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  • New Chevrolet Silverado impresses critics [View news story]
    Having worked in construction and logging for many years, using all manner of light trucks, the Ford F series outworks the others. Dodges have impressive powertrains but have more maintenance and repair costs. Chevs look good and are nice on the highway, but will not work as hard as the others.
    Sep 17 12:15 PM | Likes Like |Link to Comment
  • GM (GM) has fired back at a WSJ op-ed calling the carmaker "General Tso Motors," saying that it plans to invest $16B in the U.S. through 2016. That would add to the $8.5B spent since 2009 and would be well above the $11B that GM and its joint ventures plan to invest in China over the next three years. In April, sales of vehicles from GM and its JVs climbed 15.3% on year to 261,870, accelerating from a rise of 12.6% in March. [View news story]
    Yeh Jack! Just like MSNBC, ABC or CBS?
    May 6 12:02 PM | Likes Like |Link to Comment
  • Ford (F) August U.S. sales: +13% to 197,249 vehicles, marking the automaker's best August sales haul on record. Passenger car sales were up 7% to 62,650, including a 35% gain in retail sales: Fusion +21.0% to 21,690, Focus +35.3% to 19,073. Utilities +27.8% to 63,225: Escape +36.8% to 28,188, Explorer +33.0% to 13,168. Trucks +6.1% to 71,374. (PR[View news story]
    Retired retailer, who has always been an autophile. Ford fan and stockholder. I've owned 6 Mustang Convertables, a Thunderbird and 3 Bronco IIs as well as a few other cars such as VW, Toyota, Subaru and Chevrolet. The Fords have been more reliable, the Mustangs excellent resale and all much more fun to drive than the others.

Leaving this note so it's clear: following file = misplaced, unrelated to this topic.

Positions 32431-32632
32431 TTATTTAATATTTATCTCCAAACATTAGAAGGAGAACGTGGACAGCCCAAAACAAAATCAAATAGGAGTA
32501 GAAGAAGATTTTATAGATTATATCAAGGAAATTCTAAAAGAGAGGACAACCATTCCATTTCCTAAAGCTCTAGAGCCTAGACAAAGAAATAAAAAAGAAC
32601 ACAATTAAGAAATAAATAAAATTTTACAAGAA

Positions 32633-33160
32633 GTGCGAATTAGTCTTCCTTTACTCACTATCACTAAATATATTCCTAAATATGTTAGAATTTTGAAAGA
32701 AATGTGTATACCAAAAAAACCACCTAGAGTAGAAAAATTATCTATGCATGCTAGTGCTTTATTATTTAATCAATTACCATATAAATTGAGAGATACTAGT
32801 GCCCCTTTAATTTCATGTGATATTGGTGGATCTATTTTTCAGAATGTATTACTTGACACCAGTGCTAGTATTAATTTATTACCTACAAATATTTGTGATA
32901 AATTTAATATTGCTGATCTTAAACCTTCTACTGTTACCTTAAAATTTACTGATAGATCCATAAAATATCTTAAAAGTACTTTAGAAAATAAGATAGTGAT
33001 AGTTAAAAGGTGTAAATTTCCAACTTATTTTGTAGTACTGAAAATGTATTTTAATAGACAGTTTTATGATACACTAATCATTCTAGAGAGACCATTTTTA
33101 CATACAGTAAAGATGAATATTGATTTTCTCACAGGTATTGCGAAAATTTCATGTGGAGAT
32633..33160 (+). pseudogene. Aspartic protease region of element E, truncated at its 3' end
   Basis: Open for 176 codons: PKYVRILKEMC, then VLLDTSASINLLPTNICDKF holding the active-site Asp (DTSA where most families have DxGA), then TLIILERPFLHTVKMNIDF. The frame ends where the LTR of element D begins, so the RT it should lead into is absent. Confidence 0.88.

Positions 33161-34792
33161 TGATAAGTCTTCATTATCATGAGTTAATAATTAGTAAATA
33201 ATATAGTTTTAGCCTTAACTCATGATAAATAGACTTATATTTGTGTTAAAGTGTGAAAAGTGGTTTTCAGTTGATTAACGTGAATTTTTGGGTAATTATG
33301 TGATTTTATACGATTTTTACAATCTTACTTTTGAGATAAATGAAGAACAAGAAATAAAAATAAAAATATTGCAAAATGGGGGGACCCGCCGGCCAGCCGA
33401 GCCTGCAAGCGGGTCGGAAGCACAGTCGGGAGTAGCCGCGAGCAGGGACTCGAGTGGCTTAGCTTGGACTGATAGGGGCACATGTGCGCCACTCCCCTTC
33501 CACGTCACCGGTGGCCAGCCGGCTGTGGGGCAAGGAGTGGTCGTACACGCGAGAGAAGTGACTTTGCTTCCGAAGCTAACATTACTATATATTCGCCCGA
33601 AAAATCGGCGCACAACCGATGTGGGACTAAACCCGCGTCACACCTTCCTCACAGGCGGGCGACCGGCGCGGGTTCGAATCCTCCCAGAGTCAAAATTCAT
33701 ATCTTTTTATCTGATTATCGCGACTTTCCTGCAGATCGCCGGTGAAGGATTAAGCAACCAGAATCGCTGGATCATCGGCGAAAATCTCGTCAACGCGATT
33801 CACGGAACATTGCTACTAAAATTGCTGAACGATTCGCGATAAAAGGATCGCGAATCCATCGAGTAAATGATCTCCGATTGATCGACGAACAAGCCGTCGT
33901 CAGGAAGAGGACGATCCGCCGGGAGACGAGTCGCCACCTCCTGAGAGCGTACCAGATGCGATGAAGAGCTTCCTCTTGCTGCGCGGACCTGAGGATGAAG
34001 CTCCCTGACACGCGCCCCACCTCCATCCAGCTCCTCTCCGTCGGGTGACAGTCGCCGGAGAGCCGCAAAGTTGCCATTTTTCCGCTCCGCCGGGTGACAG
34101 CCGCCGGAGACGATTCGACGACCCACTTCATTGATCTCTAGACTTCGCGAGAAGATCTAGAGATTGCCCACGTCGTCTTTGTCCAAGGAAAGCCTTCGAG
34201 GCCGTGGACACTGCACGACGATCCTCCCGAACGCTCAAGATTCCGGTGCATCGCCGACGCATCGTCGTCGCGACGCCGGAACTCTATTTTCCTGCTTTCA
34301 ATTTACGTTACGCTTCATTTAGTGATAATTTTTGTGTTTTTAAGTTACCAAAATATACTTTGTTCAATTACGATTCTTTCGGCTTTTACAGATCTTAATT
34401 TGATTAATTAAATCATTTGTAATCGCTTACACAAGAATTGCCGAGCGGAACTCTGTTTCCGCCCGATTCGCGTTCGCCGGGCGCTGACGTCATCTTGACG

Since retiring, I spend my time sailing in Central America in winter, and gardening in the PNW during summer.

    I certainly see no reason to sell my shares of Ford.
    Sep 4 03:54 PM | Likes Like |Link to Comment
  • The Obama administration releases its final fuel efficiency standards for cars and trucks, requiring each automaker's fleet to reach an average 54.5 miles/gallon by 2025, nearly doubling current levels. To meet the standard, automakers will need to introduce new technologies and sell more alternative fuel vehicles. Critics say the rules will add thousands to new car prices[View news story]
    Let's see if I've got this right. We keep our oil reserves in shale and other promising places locked up; We spend huge amounts meeting a laudable, but impracticle goat of over 54mpg; We continue to mandate 10% or even more alcohol, which in the average car reduces mileage by...yes! 10%; (While theoretically it makes the gas burn cleaner, it seems the real world result has been flat) So we are burning the same amount of gas, but dealing with 10% more, particularly in cost, with unknown downstream effects from the alcohol. To acheive the high mpg, steel gets phased out in favor of not only aluminum, more susceptible to age and use related failure, but exotic metal alloys which may well contribute to worse pollution from their processes. And more varieties of plastics with unknown useful lives, and environmentally unsound fabrication processes. And what are we going to really do with all those batteries. On paper, it looks sort of OK, but is it?

    One thing of which we can be sure: If it is a mandate from on high, the government, there is a very high risk it was done politically, not well thought out, and subject to all sorts of unintended consequences. .When the government regulates, somebody gets screwed; most frequently us.
    Aug 31 03:40 AM | 1 Like Like |Link to Comment
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